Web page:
The Department for Business, Energy and Industrial Strategy confirmed that it is proposing a 12-month extension to the non-domestic RHI’s application deadline, moving the date from 31 March 2022 to 31 March 2023.
Also set to be extended are the second and third allocations of the scheme’s tariff guarantee, which will allow organisations to secure a fixed tariff before their installation is commissioned and accredited.
New Laws and Code of Practice to Resolve Commercial Rent Debts
From 25 March 2022, new laws introduced in the Commercial Rent (Coronavirus) Bill, will establish a legally-binding arbitration process for commercial landlords and tenants who have not yet reached an agreement, following the principles in the Code of Practice.
The new laws will be implemented in England and Wales, and Northern Ireland will have the power to introduce similar legislation. The Commercial Rent Bill will apply to commercial rent debts related to the mandated closure of certain businesses such as pubs, gyms and restaurants during the pandemic.
Cold Weather Payment Scheme
From 1 November 2021, households have become eligible for the Cold Weather Payment scheme which involves a weekly reduction on their energy bills.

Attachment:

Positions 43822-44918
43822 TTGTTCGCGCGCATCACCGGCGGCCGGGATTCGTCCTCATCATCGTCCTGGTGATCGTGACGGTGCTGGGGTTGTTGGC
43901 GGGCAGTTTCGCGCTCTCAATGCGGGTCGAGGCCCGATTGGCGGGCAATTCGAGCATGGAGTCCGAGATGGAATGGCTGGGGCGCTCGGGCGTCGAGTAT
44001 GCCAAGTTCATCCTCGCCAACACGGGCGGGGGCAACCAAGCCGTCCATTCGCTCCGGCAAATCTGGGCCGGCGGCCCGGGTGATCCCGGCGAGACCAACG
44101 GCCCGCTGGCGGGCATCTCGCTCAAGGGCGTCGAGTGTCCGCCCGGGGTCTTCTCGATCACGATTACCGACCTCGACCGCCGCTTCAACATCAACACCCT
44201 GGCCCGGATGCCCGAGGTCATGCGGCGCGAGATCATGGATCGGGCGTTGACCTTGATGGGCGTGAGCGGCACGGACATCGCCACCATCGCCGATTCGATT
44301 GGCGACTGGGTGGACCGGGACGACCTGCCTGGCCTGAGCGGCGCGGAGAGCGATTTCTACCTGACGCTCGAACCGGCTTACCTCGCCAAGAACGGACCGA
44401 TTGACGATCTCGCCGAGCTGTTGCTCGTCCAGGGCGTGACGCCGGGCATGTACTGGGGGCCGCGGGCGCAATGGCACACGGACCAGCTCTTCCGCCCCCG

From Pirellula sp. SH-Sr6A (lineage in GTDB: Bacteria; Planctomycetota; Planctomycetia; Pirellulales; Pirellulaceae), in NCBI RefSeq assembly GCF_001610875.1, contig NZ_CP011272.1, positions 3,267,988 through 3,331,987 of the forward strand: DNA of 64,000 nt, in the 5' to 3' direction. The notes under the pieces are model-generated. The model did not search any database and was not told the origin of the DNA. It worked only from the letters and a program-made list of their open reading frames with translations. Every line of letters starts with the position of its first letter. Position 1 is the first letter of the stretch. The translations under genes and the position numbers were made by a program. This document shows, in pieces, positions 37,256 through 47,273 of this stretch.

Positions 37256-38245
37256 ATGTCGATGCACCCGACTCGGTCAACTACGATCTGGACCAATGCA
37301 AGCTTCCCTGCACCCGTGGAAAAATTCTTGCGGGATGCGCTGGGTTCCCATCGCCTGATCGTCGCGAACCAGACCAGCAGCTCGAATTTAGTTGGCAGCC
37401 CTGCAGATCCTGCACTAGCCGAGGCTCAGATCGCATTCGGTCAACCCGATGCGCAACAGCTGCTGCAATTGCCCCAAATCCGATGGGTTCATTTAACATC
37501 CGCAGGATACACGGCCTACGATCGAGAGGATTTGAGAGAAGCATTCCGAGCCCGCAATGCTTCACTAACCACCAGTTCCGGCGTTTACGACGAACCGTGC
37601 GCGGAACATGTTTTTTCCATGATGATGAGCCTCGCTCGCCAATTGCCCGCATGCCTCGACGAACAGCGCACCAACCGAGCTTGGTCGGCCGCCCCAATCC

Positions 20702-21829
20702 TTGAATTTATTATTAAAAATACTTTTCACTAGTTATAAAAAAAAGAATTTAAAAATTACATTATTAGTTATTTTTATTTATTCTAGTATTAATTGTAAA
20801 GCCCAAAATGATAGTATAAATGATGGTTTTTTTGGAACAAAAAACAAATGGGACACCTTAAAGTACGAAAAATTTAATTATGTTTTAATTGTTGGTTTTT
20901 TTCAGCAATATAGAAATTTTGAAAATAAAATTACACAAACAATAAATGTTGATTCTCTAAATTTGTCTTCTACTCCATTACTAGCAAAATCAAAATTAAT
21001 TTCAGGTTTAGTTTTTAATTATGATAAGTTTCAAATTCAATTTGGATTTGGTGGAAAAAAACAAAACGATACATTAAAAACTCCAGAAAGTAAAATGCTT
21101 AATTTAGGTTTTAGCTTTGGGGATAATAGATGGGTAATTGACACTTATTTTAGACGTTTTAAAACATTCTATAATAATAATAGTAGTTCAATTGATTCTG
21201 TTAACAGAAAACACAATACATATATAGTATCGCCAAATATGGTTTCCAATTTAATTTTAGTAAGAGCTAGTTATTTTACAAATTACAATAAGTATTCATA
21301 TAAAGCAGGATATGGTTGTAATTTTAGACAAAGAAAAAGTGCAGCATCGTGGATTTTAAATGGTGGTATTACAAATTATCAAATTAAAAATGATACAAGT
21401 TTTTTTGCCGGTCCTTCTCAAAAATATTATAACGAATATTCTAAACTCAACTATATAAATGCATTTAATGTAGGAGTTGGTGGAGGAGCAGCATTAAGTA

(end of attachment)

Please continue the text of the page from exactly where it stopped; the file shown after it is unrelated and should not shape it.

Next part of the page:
You can receive this payment if the average temperature in your area is recorded as, or forecast to be, zero degrees celsius or below over seven consecutive days. Eligible individuals will get £25 for each seven-day period of very cold weather between 1 November 1 and 31 March 2022.
£500 Million Plan for Jobs Expansion
Workers leaving the furlough scheme and unemployed individuals over 50 years old will be supported back into work as part of more than £500m expansion of the government’s Plan for Jobs. People earning the lowest wages will also benefit and existing schemes targeting young people will be extended into next year as part of the new package.
Starting in April 2022, the Government is enhancing its programme of support for workers on Universal Credit.
5 Ways to Beat Inflation
Business owners will encounter a lot of opportunities and face hurdles in 2022. One of the greatest challenges is likely to be inflation due to the increase in national debt, among other factors. This Forbes article shares some tips on how entrepreneurs can fight back.
- Do more with less. Many have improved their financial discipline due to the pandemic. Continue to cut waste and find more ways to do more with less. After cutting waste, focus on building high-margin products and services.
- Seek more low-cost financing and cut financing costs. Government financing can be a great source of cheap financing for business.
- Raise more internal financing. Improve your cash flow.
- Use smart driver-focused sales. One of the biggest problems in business is getting sales and spending too much to get it. Learn how to sell more with less.
- Make your strategy finance-smart. Evaluate the financial impact of your business strategy and adjust if necessary.
Need more personalised business advice? Get in touch with us today so we can discuss your specific concerns.